McFarland associates appear in court as cases get close to wrapping up

McFarland associates appear in court as cases get close to wrapping up


James Tilson

Staff writer



By James Tilson

            MANTI—After more than five years of court drama, the cases surrounding the 2011 murders of Woody and Ann Fullwood are coming to a close.

            Allison Boudreaux and Damien Flores, the last two defendants with pending cases, came to court last week to enter changes of plea to resolve their respective cases.

            The two defendants had been charged as accomplices of Logan McFarland and faced charges similar to his, although they were not charged with murder.

            But in 2013 Boudreaux and Flores, who is Boudreaux’s son, agreed to cooperate with the state and testify against McFarland when his case came to trial. At that time, they were released from custody and their cases were put on hold while the McFarland case wound its way through the justice system.

            Under their agreements with prosecutors at the time they were released, their cases could not reach a final resolution until they testified, or McFarland accepted a plea agreement.

            Last month, McFarland entered a plea agreement in which he was sentenced to life in prison without the possibility of parole. Now that his case was finally settled, the two co-defendants could resolve their own cases.

            Damien Flores appeared in court last Wednesday, Feb. 15 to enter his change of plea without counsel. He had been represented by Douglas Neeley up through 2013. But Neeley resigned from the case after the terms of his agreement to testify in any McFarland trial were settled.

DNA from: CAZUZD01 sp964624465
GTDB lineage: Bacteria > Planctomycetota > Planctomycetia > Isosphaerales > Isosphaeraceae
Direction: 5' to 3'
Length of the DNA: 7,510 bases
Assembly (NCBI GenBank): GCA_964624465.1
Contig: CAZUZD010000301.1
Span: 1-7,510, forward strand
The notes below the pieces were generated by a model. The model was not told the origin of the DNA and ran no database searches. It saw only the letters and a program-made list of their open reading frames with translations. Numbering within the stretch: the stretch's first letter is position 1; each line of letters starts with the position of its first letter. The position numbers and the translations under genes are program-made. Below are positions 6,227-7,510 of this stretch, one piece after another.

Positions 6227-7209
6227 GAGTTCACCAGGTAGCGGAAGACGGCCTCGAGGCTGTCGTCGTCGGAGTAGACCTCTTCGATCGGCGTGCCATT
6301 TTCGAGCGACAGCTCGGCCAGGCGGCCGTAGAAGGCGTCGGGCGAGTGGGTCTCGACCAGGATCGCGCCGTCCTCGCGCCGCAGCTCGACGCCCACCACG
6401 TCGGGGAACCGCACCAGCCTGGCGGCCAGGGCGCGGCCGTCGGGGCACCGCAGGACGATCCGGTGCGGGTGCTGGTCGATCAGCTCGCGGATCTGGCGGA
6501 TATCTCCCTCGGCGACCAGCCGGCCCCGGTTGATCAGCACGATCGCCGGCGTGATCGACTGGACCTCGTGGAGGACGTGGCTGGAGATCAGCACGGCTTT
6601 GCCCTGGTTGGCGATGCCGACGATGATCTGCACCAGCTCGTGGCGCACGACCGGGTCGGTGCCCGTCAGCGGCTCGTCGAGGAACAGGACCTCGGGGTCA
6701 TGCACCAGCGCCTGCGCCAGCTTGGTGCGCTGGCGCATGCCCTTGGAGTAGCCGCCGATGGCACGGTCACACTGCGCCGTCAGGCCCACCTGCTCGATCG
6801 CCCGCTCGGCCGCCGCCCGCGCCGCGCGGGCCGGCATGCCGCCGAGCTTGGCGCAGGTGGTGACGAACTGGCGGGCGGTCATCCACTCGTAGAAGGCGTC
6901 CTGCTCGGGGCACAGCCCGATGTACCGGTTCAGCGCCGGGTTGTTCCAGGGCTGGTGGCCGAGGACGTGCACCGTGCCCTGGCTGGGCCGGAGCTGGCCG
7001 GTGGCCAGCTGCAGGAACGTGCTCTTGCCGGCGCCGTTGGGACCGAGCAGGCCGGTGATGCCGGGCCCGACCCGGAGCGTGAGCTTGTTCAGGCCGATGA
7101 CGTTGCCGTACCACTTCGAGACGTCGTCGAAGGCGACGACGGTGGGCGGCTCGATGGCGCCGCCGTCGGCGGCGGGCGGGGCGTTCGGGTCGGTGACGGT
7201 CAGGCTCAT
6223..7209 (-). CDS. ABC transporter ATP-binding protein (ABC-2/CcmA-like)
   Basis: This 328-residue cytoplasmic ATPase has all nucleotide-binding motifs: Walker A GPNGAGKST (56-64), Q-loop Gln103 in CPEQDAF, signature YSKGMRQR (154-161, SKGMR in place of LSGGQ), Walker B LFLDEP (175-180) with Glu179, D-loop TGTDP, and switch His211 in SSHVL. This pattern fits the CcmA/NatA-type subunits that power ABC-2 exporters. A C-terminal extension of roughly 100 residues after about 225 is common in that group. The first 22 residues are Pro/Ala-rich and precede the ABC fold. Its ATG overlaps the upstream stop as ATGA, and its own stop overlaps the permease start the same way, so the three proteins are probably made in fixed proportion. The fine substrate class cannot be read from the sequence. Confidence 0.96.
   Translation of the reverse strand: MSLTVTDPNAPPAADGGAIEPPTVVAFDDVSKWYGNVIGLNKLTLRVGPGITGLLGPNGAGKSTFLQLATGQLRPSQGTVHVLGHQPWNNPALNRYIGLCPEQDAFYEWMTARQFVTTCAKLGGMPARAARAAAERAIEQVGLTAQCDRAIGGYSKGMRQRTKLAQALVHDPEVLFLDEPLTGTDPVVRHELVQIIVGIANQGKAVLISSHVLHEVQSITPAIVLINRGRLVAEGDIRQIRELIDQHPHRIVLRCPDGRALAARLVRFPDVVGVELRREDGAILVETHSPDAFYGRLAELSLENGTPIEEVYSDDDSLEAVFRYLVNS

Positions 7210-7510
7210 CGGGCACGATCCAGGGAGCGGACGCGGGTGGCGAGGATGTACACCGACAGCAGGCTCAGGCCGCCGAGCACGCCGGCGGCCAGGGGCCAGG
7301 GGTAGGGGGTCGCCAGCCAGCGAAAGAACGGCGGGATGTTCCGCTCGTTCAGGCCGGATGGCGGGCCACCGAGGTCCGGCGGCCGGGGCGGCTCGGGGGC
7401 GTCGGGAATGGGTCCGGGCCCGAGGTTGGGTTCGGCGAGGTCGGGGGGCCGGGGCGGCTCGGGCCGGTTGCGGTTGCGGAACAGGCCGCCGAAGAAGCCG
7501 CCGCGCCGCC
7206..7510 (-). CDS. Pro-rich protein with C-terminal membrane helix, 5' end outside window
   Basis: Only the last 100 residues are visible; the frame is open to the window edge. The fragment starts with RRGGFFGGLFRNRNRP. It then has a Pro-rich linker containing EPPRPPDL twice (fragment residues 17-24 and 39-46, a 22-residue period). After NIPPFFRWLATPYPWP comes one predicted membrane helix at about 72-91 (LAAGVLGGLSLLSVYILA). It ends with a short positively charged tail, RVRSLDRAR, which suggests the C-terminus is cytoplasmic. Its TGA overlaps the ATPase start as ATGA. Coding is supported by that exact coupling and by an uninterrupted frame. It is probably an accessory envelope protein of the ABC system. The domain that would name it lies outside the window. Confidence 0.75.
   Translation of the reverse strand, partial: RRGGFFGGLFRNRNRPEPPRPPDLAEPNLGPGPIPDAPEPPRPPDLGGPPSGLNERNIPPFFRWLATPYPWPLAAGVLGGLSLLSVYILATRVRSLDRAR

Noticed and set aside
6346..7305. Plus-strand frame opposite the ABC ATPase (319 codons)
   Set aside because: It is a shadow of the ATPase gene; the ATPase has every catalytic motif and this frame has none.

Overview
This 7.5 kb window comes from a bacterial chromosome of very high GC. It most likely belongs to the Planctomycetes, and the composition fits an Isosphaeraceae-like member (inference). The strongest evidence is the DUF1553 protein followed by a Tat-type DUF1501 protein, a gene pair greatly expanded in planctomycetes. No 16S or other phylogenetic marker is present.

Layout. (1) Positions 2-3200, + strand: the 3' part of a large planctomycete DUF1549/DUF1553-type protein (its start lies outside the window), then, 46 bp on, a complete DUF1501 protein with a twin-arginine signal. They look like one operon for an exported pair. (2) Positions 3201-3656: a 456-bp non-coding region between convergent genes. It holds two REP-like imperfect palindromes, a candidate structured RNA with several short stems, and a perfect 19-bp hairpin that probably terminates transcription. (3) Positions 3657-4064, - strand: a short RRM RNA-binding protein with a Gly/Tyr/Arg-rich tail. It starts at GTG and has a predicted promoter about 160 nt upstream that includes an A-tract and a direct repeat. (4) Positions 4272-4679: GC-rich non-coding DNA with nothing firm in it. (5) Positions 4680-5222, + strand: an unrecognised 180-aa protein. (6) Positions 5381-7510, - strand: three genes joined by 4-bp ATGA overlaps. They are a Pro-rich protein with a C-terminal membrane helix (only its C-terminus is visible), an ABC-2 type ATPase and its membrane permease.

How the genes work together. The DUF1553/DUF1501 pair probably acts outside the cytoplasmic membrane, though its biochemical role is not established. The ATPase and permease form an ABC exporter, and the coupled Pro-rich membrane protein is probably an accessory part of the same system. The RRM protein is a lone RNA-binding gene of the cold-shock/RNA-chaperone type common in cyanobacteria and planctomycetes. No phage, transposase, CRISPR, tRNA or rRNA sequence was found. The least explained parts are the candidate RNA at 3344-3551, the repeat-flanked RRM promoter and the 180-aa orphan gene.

In the hearing last week, Judge Marvin Bagley read the terms of the agreement to Flores, indicating that Flores would be pleading guilty to three third-degree felonies.

            The judge also indicated that Flores would be granted credit for any time he had served in custody. But the judge said he couldn’t guaranteeing Flores would not receive further jail or prison time.

            Flores, appearing surprised at the possibility of more time in custody, asked to have an attorney appointed for him. The court, finding that Flores could not afford to hire his own attorney, appointed public defender David Angerhofer to represent him. Flores’ case was re-set for a pretrial conference on March 1.

            Boudreaux appeared with counsel Andrew Berry to enter her change of plea to two second-degree felonies, burglary and obstruction of justice.

            Judge Bagley stated he knew Boudreaux from her recent graduation from drug court and asked her attorney if Boudreaux would consent to him hearing her case anyway. Berry said his client would continue with Bagley.

            Bagley asked what Boudreaux did to be guilty of the charges. County Attorney Brody Kiesel said Boudreaux, Logan McFarland and Allison Atwood Hill “agreed in advance they were going to hit a house” and Boudreaux “provided her car” for that purpose. Subsequently, Keisel said, Boudreaux “made misleading statements to law enforcement.”

            Boudreaux agreed that those facts were correct. Judge Bagley accepted the change of plea, and set the sentencing for April 21.